A transformed electricity system ‘requires a revolution in regulation’

The regulation of electricity needs to be redesigned to meet the challenges of decarbonisation, and to realise a ‘decarbonisation dividend’, according to a new report: ReDesigning Regulation.

The report suggests that the impact of decarbonisation, decentralisation and digitalisation requires a managed ‘revolution’ in regulation – focusing on how the market works, what needs to be regulated and what tools the regulator should use to deliver best value for consumers.

The electricity sector should be re-engineered from the plug and socket end, placing demand as the key driver of value within the system. This would require a fundamental rethink of how markets work, where supply chains can deliver better outcomes and a move away from ‘siloed’ regulation and cost pass-throughs, adds the report. 

The report was authored by Laura Sandys FEI, former member of the Energy and Climate Change Select Committee; Dr Jeff Hardy, Senior Research Fellow at the Grantham Institute, Imperial College London; and Professor Richard Green, Professor of Sustainable Energy Business at Imperial College Business School. Recommendations include:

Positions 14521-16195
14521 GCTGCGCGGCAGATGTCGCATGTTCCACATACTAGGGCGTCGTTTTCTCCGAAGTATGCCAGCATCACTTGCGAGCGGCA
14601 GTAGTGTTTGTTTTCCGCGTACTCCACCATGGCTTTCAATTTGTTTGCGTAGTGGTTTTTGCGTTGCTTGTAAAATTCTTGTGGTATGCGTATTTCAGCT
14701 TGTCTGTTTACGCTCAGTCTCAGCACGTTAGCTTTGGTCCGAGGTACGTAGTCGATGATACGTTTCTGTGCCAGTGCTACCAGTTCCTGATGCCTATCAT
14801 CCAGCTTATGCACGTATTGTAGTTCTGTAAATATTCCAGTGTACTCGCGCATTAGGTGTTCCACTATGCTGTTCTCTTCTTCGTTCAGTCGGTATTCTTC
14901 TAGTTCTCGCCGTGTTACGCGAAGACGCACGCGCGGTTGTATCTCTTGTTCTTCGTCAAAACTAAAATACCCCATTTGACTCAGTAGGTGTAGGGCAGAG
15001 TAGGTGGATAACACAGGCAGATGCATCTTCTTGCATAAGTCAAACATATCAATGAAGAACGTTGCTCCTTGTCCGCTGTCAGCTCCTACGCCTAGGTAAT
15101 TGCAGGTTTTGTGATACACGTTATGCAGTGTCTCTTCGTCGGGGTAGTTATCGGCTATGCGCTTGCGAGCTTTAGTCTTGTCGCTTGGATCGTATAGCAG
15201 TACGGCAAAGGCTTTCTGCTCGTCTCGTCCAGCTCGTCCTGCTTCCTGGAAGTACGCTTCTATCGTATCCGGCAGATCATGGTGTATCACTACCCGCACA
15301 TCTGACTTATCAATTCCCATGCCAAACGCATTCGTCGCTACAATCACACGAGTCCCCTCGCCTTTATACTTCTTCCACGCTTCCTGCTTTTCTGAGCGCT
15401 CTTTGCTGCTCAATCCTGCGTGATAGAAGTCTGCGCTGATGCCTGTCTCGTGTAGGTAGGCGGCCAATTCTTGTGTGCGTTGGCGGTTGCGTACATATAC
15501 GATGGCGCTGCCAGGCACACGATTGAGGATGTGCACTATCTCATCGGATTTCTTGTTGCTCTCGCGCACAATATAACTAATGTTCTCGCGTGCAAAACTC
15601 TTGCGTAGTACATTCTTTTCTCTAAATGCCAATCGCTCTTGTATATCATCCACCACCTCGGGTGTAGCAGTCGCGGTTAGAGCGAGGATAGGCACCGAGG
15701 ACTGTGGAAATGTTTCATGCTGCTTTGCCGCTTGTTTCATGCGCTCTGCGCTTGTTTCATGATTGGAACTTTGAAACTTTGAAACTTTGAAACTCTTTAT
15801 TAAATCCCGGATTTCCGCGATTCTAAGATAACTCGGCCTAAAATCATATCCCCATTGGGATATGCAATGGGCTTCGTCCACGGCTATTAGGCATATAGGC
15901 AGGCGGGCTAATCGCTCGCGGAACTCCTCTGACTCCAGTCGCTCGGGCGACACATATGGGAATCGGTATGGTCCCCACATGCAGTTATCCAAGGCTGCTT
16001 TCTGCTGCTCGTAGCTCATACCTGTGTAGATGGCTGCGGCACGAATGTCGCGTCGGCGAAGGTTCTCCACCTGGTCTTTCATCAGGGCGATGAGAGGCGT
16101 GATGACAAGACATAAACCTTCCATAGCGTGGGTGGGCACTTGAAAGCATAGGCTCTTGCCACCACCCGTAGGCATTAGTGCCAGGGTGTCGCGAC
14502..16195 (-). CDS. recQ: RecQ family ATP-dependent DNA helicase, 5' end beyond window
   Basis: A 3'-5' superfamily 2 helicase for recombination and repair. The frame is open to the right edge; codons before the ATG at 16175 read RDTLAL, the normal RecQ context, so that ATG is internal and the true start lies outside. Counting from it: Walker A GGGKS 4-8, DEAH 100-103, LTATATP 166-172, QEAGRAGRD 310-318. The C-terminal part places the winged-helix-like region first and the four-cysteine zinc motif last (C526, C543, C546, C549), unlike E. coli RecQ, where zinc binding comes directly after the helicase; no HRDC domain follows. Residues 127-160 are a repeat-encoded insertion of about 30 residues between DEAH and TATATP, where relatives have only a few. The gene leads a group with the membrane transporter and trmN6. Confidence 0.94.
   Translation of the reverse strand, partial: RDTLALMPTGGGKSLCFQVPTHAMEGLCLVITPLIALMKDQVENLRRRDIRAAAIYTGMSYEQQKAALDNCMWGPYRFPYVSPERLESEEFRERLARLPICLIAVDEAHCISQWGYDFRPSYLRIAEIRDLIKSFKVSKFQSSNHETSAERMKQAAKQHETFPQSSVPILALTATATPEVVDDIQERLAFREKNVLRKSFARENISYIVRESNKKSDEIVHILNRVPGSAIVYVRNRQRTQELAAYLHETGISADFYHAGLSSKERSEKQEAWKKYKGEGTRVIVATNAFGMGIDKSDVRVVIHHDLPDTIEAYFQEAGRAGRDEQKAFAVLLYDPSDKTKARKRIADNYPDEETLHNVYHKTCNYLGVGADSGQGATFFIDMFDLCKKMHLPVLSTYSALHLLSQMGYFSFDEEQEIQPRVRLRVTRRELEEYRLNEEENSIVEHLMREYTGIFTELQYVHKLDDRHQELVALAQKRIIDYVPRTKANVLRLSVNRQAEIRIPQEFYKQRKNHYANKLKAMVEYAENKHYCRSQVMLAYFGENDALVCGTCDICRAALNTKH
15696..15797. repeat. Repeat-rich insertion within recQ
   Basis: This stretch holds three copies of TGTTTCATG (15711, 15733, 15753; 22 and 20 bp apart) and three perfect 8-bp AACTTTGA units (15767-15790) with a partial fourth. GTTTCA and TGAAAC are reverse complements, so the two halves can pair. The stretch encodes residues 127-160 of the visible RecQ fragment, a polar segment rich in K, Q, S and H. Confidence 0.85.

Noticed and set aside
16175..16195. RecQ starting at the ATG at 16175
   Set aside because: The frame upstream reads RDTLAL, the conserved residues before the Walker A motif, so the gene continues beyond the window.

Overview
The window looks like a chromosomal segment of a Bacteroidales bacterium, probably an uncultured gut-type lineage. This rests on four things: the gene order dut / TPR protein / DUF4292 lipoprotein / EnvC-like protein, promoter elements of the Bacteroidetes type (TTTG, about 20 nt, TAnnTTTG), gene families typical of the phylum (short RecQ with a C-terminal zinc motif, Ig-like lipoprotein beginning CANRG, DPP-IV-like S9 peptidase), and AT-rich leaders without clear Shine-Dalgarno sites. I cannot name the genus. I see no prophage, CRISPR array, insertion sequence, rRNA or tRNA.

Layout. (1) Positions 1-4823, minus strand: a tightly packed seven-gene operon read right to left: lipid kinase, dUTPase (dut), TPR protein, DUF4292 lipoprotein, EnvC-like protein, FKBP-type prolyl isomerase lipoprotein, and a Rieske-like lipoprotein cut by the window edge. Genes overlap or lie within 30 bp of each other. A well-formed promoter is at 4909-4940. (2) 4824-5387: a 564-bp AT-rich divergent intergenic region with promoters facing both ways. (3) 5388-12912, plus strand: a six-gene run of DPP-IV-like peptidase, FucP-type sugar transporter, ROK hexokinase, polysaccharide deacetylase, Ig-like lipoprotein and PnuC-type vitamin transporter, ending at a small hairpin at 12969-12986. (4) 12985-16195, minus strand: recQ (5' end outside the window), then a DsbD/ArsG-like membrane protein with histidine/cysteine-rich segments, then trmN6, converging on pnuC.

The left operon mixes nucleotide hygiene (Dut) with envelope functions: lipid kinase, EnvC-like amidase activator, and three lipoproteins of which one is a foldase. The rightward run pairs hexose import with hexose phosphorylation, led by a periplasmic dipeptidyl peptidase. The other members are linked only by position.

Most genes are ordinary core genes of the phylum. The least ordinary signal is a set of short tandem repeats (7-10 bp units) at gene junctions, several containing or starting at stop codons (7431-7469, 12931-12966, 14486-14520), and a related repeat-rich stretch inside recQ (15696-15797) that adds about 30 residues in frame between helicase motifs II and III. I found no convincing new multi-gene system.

• Change what we regulate – re-engineer the market from the plug into the system rather the top down approach of today to reflect the new values of time, location and service to the system.
  • Change how we regulate – regulate risk not process, as the future will be too multi-dimensional for the current approach to succeed.
  • Provide greater protection for consumers – as we move into a more complex system of bundled products and services, amalgamate the consumer-facing parts of Ofgem, Ofwat and Ofcom into one ‘Essential Service Regulator’ to manage the risks around bundled and blurred products and services.
The report also suggests changing the electricity supplier license to a ‘retailer’ model, as today’s one-size-fits-all licence is no longer fit for purpose. An insurance-backed assurance scheme could replace today’s electricity supply licences, allowing the actual risks businesses pose to consumers to be assessed and insured against, without stifling business model innovation.

Laura Sandys, CEO of Challenging Ideas said: ‘Tomorrow is already today and we need to ensure that we don’t bake in the costs and inefficiencies of the past into the transformed system. We need to embark on a managed revolution to embrace the new structure of the future of electricity. Regulation will need to look and feel very different if we are to move away from the Price Cap and more interventionists policies. We hope that our thinking might contribute to this endeavor.’ 

In the light of the recent failure of several small electricity suppliers, Professor Green added: ‘Too many electricity suppliers are leaving customers in the lurch when they go out of business. An assurance scheme like the travel industry’s ABTA and ATOL bonds would provide protection against this disruption.’

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